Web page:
The Maltese is one of the several Bichon breeds native to areas surrounding the Mediterranean Sea. This breed is believed to be about 2,000 years old. It was prized for its beauty and companionship, especially by women, and is considered a gentle, affectionate dog that is also very playful. The Maltese is of spaniel origin, descending from the same stock that produced the Portuguese Water Dog and the Poodle.

These intelligent toy dogs are quick learners, especially if well-rewarded. They thrive on attention and are popular as pets both in America and Europe. The AKC recognized the breed in 1888 as part of the Toy Group and the UKC did so in 1948 as part of the Companion Dog Group.

This small dog, usually weighing less than 7 pounds (3 kg), is completely covered with long, silky white hair that needs to be brushed daily and receive regular grooming to avoid mats.

Neapolitan Mastiff
Opposite of the diminutive Maltese is the large and powerful Neapolitan Mastiff, with males weighing about 150 pounds (68 kg) and standing an average of 30 inches (76 cm) tall at the shoulder.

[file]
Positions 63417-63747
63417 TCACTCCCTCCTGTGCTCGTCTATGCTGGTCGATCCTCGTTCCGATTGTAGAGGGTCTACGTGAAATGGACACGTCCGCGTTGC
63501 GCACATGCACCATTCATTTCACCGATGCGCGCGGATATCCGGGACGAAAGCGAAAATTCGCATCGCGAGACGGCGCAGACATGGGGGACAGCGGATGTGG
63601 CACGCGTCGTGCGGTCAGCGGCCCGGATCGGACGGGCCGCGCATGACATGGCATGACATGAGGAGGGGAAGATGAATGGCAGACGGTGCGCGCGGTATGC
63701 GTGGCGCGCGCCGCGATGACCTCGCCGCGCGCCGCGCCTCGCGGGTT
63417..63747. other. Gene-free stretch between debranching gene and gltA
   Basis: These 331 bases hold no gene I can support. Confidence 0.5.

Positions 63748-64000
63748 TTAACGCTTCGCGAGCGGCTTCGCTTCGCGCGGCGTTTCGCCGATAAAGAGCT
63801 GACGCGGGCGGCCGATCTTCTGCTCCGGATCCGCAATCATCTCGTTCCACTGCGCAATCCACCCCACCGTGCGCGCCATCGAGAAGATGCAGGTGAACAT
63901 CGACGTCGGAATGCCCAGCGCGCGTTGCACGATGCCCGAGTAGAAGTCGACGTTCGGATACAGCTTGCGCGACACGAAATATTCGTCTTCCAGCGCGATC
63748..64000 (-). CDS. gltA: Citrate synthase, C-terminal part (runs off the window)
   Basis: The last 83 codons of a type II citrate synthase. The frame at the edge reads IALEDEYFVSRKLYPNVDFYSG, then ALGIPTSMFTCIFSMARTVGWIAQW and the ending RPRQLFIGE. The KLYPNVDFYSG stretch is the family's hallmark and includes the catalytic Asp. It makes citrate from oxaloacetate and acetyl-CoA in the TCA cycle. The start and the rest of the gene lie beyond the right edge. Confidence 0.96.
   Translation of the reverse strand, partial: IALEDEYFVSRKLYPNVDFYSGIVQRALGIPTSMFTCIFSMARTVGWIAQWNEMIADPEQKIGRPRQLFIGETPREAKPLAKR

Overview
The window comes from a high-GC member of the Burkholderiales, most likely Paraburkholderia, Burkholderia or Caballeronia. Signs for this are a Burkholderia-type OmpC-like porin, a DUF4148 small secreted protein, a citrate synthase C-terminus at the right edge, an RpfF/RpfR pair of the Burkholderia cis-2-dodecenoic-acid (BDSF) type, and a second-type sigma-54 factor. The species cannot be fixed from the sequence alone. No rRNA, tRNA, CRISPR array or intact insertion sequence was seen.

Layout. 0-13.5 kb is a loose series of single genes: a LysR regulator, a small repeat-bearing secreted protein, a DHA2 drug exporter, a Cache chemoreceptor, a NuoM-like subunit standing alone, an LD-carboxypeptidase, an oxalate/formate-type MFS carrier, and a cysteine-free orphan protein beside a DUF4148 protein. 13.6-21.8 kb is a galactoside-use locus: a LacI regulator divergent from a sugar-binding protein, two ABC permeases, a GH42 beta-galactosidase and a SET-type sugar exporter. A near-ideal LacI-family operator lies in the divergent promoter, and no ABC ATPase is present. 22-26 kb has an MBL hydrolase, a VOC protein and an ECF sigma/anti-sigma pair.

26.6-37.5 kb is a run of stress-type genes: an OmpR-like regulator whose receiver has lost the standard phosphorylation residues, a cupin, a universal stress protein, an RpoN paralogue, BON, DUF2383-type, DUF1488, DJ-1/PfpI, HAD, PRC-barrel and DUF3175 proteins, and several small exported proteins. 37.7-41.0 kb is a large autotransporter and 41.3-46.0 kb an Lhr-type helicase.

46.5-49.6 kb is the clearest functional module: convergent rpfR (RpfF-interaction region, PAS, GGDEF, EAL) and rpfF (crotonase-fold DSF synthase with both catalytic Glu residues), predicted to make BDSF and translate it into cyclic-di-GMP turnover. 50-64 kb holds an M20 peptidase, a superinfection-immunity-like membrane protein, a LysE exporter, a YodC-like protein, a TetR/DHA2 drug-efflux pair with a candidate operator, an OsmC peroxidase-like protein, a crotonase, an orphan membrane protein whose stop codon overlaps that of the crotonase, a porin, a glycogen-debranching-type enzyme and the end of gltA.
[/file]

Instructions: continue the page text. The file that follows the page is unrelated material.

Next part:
This breed directly descends from the giant war dogs of the ancient Middle East (including Phoenicia and Babylonia). It was and is a utilitarian working breed, serving as a farm helper and protector, a herding dog, cattle drover, cart dog, large game hunting dog, and personal protection dog.

These powerful dogs are known for their large heads, huge bones, and massive bodies. Despite their fierce appearance and serious demeanor, they are generally peaceful, steady dogs. The breed’s trademark is the loose skin that covers the body, the numerous wrinkles and folds on the head, and the dog’s lumbering gait. It has a short coat, which can by gray (bluish), black, reddish or light brown; some brindling or white markings may be present. The coat is easy to maintain.

This Italian mastiff breed was recognized by the UKC in 1995 and by the AKC in 2004.

Wary of strangers, these dogs are quite protective and loyal toward their owners. They make great watchdogs but are not recommended for people with small children due to their size and strength.

A Neapolitan should receive daily exercise, but beware that the dog’s doesn’t over-exert in hot weather. Be aware: these dogs are big droolers!